Stocks slumped Thursday and bond prices spiked after President Trump surprised markets with a new 10 percent tariff on $300 billion worth of goods from China beginning next month.

The news erased a broad rally on Wall Street, leading to the market’s fourth straight loss. Bond prices surged, sending yields sharply lower, as investors sought safety.

The price of U.S. crude oil skidded nearly 8 percent, its biggest drop in more than four years and a signal that investors fear the economy could slow down.

Investors were taken off guard by the tariff announcement because the White House had said a day earlier that Beijing had promised to buy more farm goods. That came just as the latest round of trade talks were ending.

Companies that rely heavily on doing business with China took the brunt of the selling Thursday. Electronics retailer Best Buy went from a slight gain to a drop of 10.8 percent in heavy trading. Apple went from a gain of 1.4 percent to a loss of 2.2 percent.

“Investors never like to be taken by surprise, and that’s what happened today,” said Sam Stovall, chief investment strategist at CFRA.


The S&P 500 index dropped 26.82 points, or 0.9 percent, to 2,953.56. The index has fallen for four straight days since setting an all-time high on Friday.

The Dow Jones Industrial Average fell 280.85 points, or 1 percent, to 26,583.42. The average briefly swung about 600 points as the sell-off intensified.

The Nasdaq composite lost 64.30 points, or 0.8 percent, or 8,111.12. The Russell 2000 index of small companies slid 23.84 points, or 1.5 percent, to 1,550.76.

The escalation in the long-running and costly trade dispute comes only a couple of days after both sides resumed negotiations. In a series of tweets, Trump noted that while the slow-moving trade talks have been “constructive,” China has not followed through on some prior agreements.

The new tariff would take effect Sept. 1. The U.S. has already applied tariffs of 25 percent on $250 billion worth of goods from China. Beijing has retaliated with tariffs on $110 billion in American goods, including agricultural products, in a direct shot at Trump supporters in the U.S. farm belt.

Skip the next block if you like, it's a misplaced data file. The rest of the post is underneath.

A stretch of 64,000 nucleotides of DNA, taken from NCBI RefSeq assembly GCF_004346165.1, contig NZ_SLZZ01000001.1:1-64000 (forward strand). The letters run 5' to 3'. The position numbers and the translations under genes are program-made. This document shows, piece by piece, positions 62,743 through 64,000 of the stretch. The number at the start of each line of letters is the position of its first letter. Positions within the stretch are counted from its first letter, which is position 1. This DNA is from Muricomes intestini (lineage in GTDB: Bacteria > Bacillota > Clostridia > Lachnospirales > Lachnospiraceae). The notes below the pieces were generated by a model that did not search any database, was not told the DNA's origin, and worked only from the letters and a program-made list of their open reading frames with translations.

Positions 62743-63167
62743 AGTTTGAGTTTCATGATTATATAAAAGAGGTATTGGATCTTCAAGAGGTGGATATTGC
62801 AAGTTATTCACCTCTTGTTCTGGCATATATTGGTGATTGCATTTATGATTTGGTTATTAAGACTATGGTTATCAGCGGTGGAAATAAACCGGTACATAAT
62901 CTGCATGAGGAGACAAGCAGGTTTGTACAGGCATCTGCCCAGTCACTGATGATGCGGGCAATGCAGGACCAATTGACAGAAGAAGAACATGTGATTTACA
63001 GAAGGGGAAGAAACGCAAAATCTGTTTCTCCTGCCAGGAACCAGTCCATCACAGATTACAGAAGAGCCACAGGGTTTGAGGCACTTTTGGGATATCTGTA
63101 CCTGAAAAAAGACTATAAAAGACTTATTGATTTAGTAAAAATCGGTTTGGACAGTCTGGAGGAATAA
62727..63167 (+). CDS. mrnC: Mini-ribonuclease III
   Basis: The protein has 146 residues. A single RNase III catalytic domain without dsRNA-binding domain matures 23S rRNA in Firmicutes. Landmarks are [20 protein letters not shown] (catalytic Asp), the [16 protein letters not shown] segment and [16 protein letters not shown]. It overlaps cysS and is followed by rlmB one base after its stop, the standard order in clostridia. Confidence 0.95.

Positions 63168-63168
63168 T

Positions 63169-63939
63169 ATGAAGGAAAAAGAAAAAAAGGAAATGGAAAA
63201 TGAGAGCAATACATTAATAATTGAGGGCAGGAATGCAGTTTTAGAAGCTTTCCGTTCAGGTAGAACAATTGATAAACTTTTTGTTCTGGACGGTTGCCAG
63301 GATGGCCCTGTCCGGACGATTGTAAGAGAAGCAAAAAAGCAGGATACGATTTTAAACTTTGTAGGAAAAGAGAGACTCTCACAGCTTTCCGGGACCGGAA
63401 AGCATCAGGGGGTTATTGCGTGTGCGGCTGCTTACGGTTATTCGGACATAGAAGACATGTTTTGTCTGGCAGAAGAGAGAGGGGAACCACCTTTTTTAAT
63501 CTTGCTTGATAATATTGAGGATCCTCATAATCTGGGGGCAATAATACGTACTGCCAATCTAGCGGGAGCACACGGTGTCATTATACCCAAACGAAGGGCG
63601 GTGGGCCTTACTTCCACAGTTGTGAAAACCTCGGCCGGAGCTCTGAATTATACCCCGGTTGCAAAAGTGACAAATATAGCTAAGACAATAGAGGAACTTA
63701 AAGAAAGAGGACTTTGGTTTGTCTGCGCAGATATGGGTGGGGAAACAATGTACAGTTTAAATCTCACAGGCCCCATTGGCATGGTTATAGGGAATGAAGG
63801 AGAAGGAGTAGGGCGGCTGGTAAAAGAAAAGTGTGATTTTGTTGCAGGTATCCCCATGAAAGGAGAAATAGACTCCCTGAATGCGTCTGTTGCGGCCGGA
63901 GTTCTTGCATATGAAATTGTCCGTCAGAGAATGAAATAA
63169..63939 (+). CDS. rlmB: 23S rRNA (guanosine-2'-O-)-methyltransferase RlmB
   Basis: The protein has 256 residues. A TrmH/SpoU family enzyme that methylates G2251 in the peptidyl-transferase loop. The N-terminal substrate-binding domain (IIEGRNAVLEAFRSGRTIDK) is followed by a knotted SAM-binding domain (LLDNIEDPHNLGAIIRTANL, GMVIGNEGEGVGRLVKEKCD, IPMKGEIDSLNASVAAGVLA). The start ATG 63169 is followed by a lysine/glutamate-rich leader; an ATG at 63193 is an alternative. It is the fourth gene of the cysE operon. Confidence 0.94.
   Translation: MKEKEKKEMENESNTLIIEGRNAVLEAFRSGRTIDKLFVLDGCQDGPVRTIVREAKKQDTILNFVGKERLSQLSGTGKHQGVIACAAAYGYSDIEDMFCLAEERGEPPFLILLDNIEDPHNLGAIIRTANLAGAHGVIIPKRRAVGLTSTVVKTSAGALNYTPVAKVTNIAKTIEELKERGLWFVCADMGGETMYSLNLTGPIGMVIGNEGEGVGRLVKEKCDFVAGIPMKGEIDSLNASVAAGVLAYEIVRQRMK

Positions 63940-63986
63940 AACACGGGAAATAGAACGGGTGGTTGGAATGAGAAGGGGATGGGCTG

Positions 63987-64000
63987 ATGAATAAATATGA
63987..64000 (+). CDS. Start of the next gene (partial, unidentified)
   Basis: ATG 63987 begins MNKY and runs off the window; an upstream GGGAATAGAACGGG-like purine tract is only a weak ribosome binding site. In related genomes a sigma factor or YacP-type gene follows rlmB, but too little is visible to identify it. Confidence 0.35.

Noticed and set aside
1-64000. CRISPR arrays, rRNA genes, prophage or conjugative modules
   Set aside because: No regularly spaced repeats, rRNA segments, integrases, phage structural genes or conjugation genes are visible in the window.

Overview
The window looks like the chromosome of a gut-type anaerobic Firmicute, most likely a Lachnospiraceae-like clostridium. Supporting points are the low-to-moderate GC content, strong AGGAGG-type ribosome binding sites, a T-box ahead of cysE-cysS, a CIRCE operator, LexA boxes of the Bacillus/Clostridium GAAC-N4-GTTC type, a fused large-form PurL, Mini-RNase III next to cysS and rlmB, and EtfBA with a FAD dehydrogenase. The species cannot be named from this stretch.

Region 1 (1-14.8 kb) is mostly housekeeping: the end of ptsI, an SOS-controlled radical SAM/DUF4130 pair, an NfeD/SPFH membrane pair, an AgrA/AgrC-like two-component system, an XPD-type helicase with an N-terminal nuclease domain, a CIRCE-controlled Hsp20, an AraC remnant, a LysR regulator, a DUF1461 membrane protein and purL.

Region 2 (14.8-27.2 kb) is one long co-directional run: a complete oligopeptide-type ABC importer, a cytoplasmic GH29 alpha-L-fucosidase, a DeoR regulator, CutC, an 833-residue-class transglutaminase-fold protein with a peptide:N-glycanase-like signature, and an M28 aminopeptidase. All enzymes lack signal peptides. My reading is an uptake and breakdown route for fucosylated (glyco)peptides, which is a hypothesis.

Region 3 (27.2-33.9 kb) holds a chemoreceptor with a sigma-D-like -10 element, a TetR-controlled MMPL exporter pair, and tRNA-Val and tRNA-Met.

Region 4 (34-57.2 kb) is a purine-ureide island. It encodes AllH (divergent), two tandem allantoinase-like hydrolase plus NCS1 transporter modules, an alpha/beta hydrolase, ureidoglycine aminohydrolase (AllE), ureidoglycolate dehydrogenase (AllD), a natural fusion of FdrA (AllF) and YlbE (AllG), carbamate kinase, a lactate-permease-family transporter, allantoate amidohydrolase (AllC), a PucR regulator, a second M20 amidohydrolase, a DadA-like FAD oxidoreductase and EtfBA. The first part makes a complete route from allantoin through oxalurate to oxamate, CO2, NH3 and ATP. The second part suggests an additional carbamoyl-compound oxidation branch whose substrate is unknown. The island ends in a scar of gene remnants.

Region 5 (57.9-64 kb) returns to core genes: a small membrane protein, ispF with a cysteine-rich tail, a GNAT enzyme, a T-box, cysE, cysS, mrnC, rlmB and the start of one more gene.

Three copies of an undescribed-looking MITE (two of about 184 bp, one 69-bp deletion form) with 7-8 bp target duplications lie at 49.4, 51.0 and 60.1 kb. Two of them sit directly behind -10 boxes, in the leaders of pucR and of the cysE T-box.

Unlike the earlier set of tariffs, which were meant to minimize the impact on ordinary Americans by targeting industrial goods, the new ones would affect a wide range of consumer products.


The tariff announcement came a day after Trump expressed frustration that the Federal Reserve isn’t cutting interest rates more aggressively.

The Fed cut its key interest rate for the first time in a decade Wednesday, citing uncertainty over the U.S. trade conflicts as a factor in the decision to lower rates in an otherwise healthy economy. However, Fed Chairman Jerome Powell suggested the central bank was not embarking on an extended cycle of cutting rates, as many investors had hoped.

Banks, industrials and consumer discretionary were among the hardest-hit sectors. Bank of America dropped 3.9 percent, Boeing slid 2 percent and Gap tumbled 7.9 percent.

Energy stocks also fell sharply as crude oil prices sank. Exxon Mobil fell 2.6 percent.

Utilities and real estate stocks rose as traders shifted money into more stable, high-yield stocks.

Prices for U.S. government bonds rose sharply, sending yields lower. The yield on the 10-year Treasury fell to 1.90 percent, the lowest level since the 2016 election. That yield, a benchmark used to set interest rates on mortgages and other loans, has been declining steadily since November, when it traded as high as 3.23 percent.


Meanwhile, the yield on the 2-year Treasury note slid to 1.73 percent from 1.87 percent late Wednesday, a very large move.

The latest jump in bond prices is signaling that investors still feel there is a risk of an economic downturn, said Michelle Girard, chief U.S. economist at NatWest Markets.

“The feeling remains that this is not going to be one-and-done and the Fed is still going to have to lower rates again this year,” Girard said.

The price of U.S. crude oil skidded 7.9 percent, the largest drop since February 2015.

Traders continued to pore over a steady flow of corporate earnings Thursday, with several big-name companies reporting surprisingly good results. The latest round of reports has been better than Wall Street initially expected just a month ago.

Investors still have some key financial reports to look out for this week. Oil companies Exxon and Chevron will report results on Friday. The government will also release its employment report for July on Friday.


Qualcomm fell 2.7 percent after the chipmaker gave investors a surprisingly weak profit and revenue forecast because of problems in China. A ban on exports to China’s Huawei, which is part of the ongoing trade war between the U.S. and China, is hanging over the company.

The price of benchmark U.S. crude oil fell $4.63 to settle at $53.95 a barrel. Brent crude oil, the international standard, sank $4.55 to close at $60.50 a barrel.

Wholesale gasoline fell 11 cents to $1.75 per gallon. Heating oil declined 11 cents to $1.85 per gallon. Natural gas fell 2 cents to $2.20 per 1,000 cubic feet.

Gold fell $5.20 to $1,420.90 per ounce, silver fell 23 cents to $16.12 per ounce and copper was unchanged at $2.66 per pound.

The dollar fell to 107.33 Japanese yen from 108.77 yen on Wednesday. The euro strengthened to $1.1082 from $1.1085.

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